Sat 14 Jan 2023 to Sat 25 Feb 2023
Tue-Sat 12-5pm & by appointment
Artist: Bas Jan Ader
Curated by David Quadrini
Anna Meliksetian and Michael Briggs present Bas Jan Ader: Thoughts unsaid…, the inaugural exhibition in the gallery’s new Dallas location. Curated by artist and Dallas native David Quadrini, the exhibition brings together Ader’s installations, films, photo works and ephemera, as well as a selection of early, never before seen paintings and works on paper.
Around the theme of the landscape, the physical, external world and the interior, psychological realm, the landscape of the mind, the works are re-contextualized to give new insight into the artist’s practice.
The landscape is both the physical site of many of Ader’s works exhibited, as well as a metaphor for emotional states. The influence of the philosophical thought of Wittgenstein, Camus and Kierkegaard, concepts such as determinism, free will and the absurdity of human existence, and the expression of emotional states such as loss, sadness, longing and forgetting, come to the fore and are made concrete in Ader’s works.
The centerpiece of the exhibition is the 1973 installation Thoughts unsaid then forgotten, first exhibited at the Nova Scotia College of Art and Design, a hotbed of Conceptual art in the early 1970s. Melancholy and poetic, deploying text, light and sculptural, durational elements, specifically a vase containing cut flowers that slowly decay over the course of the exhibition, the work emphasizes many of the above themes. This presentation will be the first time that this work has been installed according to the artist’s original hand written instructions.
Another key work in the exhibition, Untitled (Swedish fall), 1971, one of the artist’s most tragic and poignant works, is a two-part photo piece embodying the internal and the external. One part depicts Ader in a pine forest standing next to a tree and the other, the artist in a prone position next to several felled trees. Ader’s father, a minister who provided safe haven for the Jewish community, was executed in a forest as a collaborator by the Nazis during World War II. Although Ader was only two years old at the time, this event certainly had a profound impact on his psyche growing up. Here, the comical aspect of earlier Fall works is missing. Without being overly anecdotal, the Fall in this work is emphasized as tragic and absolute. With this in mind, the striking landscape, and the artist’s position within it, has an ominous specter looming over it and takes on an atmosphere of pain, loss and fatality.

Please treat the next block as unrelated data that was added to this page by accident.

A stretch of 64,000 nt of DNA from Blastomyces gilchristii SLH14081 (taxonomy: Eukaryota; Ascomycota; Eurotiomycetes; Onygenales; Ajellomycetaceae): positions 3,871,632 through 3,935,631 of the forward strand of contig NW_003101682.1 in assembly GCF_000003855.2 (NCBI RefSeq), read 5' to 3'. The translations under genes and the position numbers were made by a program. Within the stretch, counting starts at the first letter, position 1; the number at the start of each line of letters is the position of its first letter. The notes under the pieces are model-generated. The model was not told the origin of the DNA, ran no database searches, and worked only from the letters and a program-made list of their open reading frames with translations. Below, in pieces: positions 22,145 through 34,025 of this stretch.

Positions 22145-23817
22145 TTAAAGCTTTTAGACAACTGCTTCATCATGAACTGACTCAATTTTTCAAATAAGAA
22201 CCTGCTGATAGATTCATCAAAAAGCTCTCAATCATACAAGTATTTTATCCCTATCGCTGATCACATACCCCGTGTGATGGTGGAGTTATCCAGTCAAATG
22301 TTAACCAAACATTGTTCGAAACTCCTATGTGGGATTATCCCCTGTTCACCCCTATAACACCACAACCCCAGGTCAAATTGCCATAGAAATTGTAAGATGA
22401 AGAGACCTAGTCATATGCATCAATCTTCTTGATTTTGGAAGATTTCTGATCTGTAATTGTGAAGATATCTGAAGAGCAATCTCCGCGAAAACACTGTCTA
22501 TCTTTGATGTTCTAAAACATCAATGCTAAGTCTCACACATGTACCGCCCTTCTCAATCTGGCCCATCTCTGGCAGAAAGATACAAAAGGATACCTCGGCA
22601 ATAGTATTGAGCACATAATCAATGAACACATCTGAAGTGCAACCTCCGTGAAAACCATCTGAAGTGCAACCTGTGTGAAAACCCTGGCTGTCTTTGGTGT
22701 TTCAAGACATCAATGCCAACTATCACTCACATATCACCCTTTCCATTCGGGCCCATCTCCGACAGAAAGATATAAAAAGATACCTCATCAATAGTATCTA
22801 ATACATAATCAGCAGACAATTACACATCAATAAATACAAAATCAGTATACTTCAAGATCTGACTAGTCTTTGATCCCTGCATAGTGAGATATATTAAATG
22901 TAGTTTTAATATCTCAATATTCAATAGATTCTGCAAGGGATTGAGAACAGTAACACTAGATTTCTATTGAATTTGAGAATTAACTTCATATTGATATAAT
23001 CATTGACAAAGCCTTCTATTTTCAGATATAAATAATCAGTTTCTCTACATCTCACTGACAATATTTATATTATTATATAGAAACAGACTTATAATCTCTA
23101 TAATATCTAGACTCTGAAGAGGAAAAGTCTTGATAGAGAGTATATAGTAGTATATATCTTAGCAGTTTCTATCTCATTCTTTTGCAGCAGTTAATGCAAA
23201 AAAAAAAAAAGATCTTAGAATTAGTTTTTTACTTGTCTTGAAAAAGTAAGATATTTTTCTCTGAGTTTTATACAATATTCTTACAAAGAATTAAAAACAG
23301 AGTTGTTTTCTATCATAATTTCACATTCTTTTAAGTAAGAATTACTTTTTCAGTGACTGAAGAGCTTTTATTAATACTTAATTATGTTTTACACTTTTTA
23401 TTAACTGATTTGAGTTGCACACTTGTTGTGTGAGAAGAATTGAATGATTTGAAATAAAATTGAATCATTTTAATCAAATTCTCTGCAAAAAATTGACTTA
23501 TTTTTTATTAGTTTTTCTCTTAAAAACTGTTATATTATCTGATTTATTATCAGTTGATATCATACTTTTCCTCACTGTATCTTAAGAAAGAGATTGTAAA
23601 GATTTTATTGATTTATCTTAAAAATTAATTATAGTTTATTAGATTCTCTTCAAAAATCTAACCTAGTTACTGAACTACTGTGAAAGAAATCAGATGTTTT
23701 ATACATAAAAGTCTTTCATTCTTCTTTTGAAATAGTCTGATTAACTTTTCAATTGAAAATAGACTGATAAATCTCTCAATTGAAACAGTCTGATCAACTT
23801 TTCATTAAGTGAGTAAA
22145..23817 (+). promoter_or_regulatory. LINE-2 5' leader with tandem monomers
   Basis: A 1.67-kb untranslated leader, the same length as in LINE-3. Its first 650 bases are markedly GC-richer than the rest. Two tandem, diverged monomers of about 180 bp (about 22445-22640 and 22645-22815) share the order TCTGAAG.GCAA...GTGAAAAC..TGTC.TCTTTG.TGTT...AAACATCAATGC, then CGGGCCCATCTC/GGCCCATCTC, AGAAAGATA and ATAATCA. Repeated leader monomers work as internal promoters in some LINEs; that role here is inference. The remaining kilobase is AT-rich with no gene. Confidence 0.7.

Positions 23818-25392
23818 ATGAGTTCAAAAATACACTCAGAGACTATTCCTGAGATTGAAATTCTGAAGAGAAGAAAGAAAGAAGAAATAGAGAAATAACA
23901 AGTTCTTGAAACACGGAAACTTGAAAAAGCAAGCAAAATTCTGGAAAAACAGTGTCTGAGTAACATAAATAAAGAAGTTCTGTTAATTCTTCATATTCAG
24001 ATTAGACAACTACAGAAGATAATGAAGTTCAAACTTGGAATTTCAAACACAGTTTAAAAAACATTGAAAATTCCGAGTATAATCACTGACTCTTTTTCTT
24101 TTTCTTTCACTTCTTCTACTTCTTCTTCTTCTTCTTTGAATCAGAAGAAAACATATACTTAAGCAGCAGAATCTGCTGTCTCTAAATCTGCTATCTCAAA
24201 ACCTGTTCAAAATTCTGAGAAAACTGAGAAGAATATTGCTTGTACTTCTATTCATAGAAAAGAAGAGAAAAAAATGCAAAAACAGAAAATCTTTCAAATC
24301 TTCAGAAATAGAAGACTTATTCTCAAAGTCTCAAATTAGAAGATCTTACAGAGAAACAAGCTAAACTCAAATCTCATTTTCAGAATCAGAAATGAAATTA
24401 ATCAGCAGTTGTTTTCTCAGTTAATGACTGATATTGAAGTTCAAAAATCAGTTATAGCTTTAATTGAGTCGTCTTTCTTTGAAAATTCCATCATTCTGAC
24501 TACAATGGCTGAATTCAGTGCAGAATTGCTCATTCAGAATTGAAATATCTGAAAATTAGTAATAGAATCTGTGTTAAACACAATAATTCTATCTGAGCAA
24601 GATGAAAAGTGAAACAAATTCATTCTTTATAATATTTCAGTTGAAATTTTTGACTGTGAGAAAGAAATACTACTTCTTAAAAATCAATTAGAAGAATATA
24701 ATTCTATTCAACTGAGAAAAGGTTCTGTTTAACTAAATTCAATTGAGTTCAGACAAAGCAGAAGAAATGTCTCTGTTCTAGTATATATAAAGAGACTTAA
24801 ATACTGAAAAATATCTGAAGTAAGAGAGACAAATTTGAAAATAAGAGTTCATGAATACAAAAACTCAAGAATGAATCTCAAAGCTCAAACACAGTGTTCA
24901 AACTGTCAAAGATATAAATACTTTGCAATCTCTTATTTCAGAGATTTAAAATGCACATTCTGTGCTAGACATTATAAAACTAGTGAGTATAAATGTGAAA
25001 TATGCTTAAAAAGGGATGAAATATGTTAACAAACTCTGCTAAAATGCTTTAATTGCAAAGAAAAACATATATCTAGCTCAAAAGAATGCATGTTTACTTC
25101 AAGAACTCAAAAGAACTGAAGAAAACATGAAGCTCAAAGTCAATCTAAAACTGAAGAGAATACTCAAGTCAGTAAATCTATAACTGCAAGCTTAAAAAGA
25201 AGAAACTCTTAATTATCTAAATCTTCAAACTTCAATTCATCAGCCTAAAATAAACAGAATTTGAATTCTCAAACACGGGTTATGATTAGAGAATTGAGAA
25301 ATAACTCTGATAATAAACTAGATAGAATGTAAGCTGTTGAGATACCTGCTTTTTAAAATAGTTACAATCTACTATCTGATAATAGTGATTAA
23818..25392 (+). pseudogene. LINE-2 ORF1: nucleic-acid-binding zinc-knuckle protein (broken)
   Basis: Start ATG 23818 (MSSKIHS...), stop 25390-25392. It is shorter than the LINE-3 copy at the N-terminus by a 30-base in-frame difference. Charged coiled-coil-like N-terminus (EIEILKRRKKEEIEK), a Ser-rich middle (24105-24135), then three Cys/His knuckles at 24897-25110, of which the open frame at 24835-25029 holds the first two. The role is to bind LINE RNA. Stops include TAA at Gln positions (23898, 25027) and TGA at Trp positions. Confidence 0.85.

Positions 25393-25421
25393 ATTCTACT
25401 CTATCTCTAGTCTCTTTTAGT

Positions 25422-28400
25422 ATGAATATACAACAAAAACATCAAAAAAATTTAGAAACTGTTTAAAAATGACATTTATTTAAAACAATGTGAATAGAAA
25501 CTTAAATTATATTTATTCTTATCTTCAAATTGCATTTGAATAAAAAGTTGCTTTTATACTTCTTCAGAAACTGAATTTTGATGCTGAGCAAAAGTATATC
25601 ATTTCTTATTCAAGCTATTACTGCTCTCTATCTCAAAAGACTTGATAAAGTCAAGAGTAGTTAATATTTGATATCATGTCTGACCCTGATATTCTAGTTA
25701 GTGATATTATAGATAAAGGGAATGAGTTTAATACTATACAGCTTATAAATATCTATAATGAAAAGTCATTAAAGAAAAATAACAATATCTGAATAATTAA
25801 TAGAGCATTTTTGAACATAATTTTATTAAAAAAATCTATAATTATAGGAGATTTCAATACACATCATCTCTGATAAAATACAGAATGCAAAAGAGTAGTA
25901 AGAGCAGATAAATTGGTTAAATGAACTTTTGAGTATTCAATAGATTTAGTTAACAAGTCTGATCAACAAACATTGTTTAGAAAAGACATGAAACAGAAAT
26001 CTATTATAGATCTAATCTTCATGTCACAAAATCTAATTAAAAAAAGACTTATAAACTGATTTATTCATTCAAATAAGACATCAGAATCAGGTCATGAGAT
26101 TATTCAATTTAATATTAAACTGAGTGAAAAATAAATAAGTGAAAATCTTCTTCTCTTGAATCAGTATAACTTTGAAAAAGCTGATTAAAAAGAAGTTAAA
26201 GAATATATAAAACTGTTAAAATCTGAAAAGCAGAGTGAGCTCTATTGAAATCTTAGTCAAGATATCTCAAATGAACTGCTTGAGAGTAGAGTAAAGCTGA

Romantic notions of the Sublime run through many of the works in the exhibition, where powerful emotions, both awe and dread, engendered by the landscape, are internalized on a personal, emotional and subjective level, unable to be easily expressed or comprehended in purely rational terms.
A selection of never before seen early works of Ader’s, including paintings and works on paper are also featured. The works show the artist’s creative trajectory and the transition from Modernist stylistic influences, such as the CoBrA group, de Kooning and Pop Art, towards his confident embrace of the new conceptual approach to art making that was coming to the fore in the late 1960s and of which Ader was a seminal part.
Bas Jan Ader (b. 1942 Winschoten, Holland - 1975 missing at sea) is a key artist of his generation, his work fusing European and Californian conceptual positions. Major solo exhibitions include shows at the Stedelijk Museum, Amsterdam, the Kunsthalle Basel, the Camden Art Center, London, the Centro Galego de Arte Contemporánea / CGAC, Santiago Compostela, Spain and the Museo d’Arte Moderna di Bologna / MAMBO, Italy as well as the Venice and São Paolo Biennials in 2017 and 2012 respectively. Recently his installation Light vulnerable objects threatened by eight cement bricks, 1970 was presented for the first time in Europe at Verein By Association in Zurich, former documenta curator Adam Szymczyk’s new Kunstverein, and in 2019 his work was featured in a major three-person exhibition at The Modern Fort Worth, Disappearing - California c.1970 Ader, Burden and Goldstein (catalog available).
Recently Ader’s work has been exhibited in group exhibitions at the Los Angeles County Museum of Art, the Barbican Art Gallery, London, Martin-Gropius-Bau, Berlin, FRAC Nouvelle-Aquitaine MÉCA, Bordeaux, France, Foundation Louis Vuitton, Paris, the Castello di Rivoli, Turin, the Hamburger Kunsthalle, Hamburg and the National Gallery of Australia among many others.
Ader’s work is in important institutional collections worldwide, including in the US, the Los Angeles County Museum of Art, the Museum of Modern Art, New York, the Whitney Museum of American Art, New York, the National Gallery of Art, Washington, D.C. and the Art Institute of Chicago.